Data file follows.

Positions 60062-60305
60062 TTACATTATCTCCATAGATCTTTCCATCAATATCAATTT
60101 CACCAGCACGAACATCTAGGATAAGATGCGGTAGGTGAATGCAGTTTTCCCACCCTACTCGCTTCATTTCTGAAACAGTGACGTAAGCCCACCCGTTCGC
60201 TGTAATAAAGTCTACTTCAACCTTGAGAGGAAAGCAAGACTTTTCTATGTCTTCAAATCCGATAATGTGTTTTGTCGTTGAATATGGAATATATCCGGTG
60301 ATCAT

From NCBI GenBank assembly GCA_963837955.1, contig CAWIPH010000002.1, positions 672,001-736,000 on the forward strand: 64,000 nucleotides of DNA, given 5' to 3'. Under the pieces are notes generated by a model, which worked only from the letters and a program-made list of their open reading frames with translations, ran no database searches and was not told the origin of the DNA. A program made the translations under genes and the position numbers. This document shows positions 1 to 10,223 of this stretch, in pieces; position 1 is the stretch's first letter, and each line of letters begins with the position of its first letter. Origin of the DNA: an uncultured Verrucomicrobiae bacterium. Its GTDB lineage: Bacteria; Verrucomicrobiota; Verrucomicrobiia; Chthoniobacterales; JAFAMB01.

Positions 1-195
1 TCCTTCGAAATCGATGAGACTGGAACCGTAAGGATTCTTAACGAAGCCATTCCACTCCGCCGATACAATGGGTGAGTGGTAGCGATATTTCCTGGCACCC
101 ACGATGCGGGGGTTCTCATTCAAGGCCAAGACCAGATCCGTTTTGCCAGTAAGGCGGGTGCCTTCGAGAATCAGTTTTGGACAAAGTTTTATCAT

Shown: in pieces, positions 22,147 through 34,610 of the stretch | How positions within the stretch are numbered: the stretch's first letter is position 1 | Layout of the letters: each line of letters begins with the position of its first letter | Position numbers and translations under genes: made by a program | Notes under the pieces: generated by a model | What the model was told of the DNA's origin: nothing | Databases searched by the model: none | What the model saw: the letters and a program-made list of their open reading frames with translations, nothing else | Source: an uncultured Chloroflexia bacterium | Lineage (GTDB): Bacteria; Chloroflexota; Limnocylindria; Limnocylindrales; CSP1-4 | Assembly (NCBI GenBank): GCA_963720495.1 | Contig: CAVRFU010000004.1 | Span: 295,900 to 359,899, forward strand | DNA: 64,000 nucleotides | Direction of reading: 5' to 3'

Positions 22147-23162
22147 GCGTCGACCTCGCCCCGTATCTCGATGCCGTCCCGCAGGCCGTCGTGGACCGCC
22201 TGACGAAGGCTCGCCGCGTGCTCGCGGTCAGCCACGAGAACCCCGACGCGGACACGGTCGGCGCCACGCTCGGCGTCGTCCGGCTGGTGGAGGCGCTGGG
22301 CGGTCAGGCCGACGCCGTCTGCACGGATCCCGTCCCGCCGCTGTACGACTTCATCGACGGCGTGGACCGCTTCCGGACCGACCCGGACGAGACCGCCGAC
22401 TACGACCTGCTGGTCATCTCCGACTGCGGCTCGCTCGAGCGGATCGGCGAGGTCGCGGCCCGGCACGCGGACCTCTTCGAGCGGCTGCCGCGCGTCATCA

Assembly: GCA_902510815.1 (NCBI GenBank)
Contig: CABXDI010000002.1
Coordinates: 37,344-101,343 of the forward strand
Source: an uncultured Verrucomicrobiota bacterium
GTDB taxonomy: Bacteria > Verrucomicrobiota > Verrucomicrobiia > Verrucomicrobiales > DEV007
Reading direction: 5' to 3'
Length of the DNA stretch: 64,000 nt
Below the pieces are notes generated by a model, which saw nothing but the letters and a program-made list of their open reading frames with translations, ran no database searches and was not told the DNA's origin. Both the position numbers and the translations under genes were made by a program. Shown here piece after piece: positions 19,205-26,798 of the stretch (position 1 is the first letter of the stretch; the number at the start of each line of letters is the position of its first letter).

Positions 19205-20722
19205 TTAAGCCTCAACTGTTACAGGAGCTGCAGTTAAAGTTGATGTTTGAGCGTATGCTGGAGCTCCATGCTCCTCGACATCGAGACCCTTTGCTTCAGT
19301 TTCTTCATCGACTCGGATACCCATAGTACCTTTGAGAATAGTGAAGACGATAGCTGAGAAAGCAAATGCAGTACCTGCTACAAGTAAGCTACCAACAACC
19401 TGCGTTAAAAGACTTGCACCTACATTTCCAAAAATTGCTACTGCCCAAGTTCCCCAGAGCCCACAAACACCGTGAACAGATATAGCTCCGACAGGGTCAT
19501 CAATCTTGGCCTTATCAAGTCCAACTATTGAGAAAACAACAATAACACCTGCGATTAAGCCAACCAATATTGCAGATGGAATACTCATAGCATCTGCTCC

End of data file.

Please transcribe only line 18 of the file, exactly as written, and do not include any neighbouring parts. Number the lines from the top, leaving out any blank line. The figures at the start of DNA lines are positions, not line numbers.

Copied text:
Coordinates: 37,344-101,343 of the forward strand